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Winter Preparation

Standard CO2 lasers are cooled with distilled water. If you're in a non-climate controlled environment where it reaches freezing temperatures then there's a possibility that the distilled water can freeze causing expansion to the point where the tube shatters. Replacing laser tubes can come with a hefty cost, so you'll want to do some winter preparation if your laser is located in an area where it can freeze.

Winter is coming....

Operating water temperatures should fall between 15 and 25 degrees Celsius with the ideal range between 18 and 21 degrees Celsius.

If you are working in an environment where freezing is a concern, the use of antifreeze provides the peace of mind that your CO2 laser will be protected when not in use. Antifreeze has a much lower freezing point than distilled water, providing much more protection from freezing and expansion.  You are safe to use RV antifreeze if the main ingredient is propylene glycol (DO NOT USE AUTO ANTIFREEZE) . RV antifreeze lubricates your system where auto antifreeze is corrosive. You can also use RV antifreeze with Ethylene Glycol, but keep in mind that this means it has added alcohol in the ingredients. This is suitable for the winter season, but not recommended for long term use because there's possibility that the alcohol can deteriorate rubber/silicone parts over a long period of time. It should be drained after the freezing season.

Keep in mind most chillers need at least 2 gallons.

You Have Options

When it comes to winter preparation there are different paths of protection that you can take

Option 1: If you use RV antifreeze, we recommend RV antifreeze straight up and/or following the manufacturers specifications. We’ve seen 50/50 still freeze. Keep in mind that adding water raises the freezing point. If you feel like experimenting, take a mixture in water bottle and stick it in a freezer. Most freezers are set at 0 degrees Fahrenheit (-18 degrees celsius). It'll give you a rough idea on how much protection you have if it doesn't freeze.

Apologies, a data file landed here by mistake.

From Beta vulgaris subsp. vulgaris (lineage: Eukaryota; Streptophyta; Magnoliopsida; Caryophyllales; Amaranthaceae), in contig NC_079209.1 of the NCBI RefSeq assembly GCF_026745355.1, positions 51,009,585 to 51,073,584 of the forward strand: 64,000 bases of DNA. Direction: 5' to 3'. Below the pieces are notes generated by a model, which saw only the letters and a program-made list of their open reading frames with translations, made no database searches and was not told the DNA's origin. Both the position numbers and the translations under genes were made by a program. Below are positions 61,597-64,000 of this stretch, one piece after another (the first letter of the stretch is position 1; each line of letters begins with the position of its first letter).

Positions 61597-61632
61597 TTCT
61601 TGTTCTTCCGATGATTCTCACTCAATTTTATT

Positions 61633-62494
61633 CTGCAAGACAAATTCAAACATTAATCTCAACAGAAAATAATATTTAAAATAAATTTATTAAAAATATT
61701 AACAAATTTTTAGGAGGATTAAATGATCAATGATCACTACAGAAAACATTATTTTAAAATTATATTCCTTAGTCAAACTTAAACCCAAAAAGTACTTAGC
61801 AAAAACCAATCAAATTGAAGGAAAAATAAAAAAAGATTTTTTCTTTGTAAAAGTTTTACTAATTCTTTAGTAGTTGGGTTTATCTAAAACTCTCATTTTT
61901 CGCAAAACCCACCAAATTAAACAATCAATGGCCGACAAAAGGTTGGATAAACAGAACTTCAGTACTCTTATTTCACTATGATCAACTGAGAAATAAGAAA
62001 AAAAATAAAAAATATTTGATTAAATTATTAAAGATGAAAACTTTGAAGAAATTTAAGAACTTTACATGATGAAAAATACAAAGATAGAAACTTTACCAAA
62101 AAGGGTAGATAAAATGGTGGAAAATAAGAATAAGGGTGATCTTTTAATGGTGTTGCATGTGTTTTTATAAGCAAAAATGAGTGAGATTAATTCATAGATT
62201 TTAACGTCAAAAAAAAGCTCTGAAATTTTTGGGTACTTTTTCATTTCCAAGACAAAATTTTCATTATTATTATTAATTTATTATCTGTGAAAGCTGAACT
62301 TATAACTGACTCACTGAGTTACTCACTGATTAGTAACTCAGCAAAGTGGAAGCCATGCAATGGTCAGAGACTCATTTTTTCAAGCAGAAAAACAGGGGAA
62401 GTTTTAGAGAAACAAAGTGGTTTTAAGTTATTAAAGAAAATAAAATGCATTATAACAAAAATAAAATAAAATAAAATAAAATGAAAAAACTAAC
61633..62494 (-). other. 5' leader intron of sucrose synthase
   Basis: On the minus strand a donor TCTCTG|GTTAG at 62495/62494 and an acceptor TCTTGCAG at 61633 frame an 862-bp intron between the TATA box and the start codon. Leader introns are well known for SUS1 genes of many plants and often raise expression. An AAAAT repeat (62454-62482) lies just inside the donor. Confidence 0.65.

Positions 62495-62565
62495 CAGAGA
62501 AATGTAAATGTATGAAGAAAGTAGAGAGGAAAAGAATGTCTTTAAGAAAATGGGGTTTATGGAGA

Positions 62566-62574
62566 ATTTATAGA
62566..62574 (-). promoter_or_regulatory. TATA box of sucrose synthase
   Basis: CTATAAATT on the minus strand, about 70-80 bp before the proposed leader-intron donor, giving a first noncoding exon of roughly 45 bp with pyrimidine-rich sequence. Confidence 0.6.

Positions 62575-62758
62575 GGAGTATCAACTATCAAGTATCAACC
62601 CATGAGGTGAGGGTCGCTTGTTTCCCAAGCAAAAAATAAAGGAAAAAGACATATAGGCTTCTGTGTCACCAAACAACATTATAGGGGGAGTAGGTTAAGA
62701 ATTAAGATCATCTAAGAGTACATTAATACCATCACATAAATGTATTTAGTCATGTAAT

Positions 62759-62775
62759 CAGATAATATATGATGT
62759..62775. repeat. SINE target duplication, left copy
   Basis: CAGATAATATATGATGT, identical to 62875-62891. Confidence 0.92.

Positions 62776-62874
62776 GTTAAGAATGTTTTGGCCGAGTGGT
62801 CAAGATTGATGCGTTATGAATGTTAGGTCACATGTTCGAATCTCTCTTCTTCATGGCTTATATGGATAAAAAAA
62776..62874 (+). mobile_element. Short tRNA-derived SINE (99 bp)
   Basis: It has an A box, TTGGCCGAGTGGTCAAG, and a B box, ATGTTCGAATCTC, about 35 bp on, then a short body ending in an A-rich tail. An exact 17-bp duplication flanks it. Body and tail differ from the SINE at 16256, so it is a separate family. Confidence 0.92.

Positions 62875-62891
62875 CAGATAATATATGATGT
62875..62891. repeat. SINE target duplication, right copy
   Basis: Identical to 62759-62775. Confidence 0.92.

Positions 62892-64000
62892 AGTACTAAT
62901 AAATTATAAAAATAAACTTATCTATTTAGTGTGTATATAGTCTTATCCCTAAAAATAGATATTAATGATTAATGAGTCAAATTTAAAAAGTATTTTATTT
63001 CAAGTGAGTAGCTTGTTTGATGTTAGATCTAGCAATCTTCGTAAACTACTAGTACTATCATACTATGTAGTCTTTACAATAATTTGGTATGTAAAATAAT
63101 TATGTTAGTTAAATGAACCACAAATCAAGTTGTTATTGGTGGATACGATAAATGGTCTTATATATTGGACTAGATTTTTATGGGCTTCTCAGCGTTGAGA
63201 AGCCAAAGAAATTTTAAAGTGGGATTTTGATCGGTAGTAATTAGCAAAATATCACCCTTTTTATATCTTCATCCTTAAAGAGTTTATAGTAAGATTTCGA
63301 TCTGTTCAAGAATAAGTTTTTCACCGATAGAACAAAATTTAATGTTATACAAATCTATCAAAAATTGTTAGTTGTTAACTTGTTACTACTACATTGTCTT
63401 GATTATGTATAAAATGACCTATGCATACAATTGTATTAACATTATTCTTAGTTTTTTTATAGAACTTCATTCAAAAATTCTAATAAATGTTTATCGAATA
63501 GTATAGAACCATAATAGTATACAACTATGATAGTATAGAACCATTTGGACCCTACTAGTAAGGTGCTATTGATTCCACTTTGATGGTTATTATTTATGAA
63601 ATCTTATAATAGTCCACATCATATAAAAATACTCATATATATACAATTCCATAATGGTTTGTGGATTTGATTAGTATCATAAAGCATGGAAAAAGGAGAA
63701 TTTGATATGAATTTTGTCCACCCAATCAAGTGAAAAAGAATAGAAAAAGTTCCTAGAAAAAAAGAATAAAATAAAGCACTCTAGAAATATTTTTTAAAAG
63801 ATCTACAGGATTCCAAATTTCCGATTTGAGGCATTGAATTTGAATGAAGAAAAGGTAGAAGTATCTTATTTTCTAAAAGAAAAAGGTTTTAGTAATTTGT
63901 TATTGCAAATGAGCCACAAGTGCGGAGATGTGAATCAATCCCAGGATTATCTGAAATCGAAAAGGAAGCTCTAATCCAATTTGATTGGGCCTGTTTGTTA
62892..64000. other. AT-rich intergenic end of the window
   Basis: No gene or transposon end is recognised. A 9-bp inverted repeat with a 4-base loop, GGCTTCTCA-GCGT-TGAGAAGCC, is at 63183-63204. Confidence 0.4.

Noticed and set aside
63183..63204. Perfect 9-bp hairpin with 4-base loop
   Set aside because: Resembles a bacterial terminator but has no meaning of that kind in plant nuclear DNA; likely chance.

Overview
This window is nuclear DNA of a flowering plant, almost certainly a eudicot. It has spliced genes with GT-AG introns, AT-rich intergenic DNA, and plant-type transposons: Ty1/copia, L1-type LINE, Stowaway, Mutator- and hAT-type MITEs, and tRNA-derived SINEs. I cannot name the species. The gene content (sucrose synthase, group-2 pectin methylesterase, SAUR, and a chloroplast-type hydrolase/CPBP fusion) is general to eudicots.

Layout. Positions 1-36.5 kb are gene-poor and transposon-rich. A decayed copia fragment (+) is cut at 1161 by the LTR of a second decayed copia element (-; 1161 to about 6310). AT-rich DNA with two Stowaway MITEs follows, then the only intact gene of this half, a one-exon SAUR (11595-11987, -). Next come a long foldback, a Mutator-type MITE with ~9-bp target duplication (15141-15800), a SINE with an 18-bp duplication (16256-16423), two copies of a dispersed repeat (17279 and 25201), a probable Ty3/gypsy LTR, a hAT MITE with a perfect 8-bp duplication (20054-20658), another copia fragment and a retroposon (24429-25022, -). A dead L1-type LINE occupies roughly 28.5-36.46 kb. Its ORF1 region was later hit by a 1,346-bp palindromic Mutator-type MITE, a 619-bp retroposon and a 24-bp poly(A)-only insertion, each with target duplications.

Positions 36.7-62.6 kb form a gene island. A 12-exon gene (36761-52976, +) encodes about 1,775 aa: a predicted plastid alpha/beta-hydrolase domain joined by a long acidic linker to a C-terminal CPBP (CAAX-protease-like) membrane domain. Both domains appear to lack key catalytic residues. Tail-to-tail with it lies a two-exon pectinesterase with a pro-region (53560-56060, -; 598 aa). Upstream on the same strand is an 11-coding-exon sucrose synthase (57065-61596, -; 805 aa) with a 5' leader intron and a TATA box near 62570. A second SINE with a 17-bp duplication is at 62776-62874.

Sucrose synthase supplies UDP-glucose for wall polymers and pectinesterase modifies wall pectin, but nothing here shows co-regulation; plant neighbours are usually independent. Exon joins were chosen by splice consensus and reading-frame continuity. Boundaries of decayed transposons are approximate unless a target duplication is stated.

Option 2: Use OMTech's laser antifreeze. They claim freezing and bursting protection down to -31 degrees. It is prediluted so no need to add distilled water. LINK

Option 3: Add in-line heater such as ones they use for aquariums. The concept is that while you keep your chiller on 24/7, the in-line heater would keep the water warm enough to stay above freezing temps but not so warm that it kicks on your chiller. Additionally, some people have chosen to use a drop in aquarium heater and install through the top of the chiller. The problem with that is if it ever cracks or breaks then you are introducing the possibility for debris in your chiller. LINK 

Option 4: Combination of antifreeze (OMTech or RV) and the inline heater method mentioned above. This works just in case the power goes out.

NOTE: If you're in the southern states where it can freeze a few days out of the year, you have the option to drain your system (tube and chiller) and refill when you need it. Distilled water costs $1 a gallon compared to a new laser tube or chiller which costs hundreds.​



  1. Open the drain plug at the bottom of your chiller and drain your chiller or cooling system until its empty

  2. If you need to, remove the water lines (tubing) and blow out the residual water

  3. Cap your drain plug once the chiller or cooling system is empty and reconnect the water lines . We recommend using hose clamps if you're not already. Click Here for Recommendations

    • Tubing Connection:

      • Laser INLET goes to Chiller OUTLET

      • Laser OUTLET goes to Chiller INLET

  4. Pour in your RV antifreeze straight up to the normal/full line on your chiller, or until your water pump is submerged. Do not mix or dilute with distilled water unless specifically directing you too. Keep in mind that diluting outside the manufacturer specification will raise the freezing point of the fluid and reducing your overall protection.

  5. Turn on your chiller/cooling system and allow the antifreeze to circulate. Double check that there are that the fill line is within the normal range and that there are no audible alarms. If there is an alarm, double check that your tubing is connected correctly.

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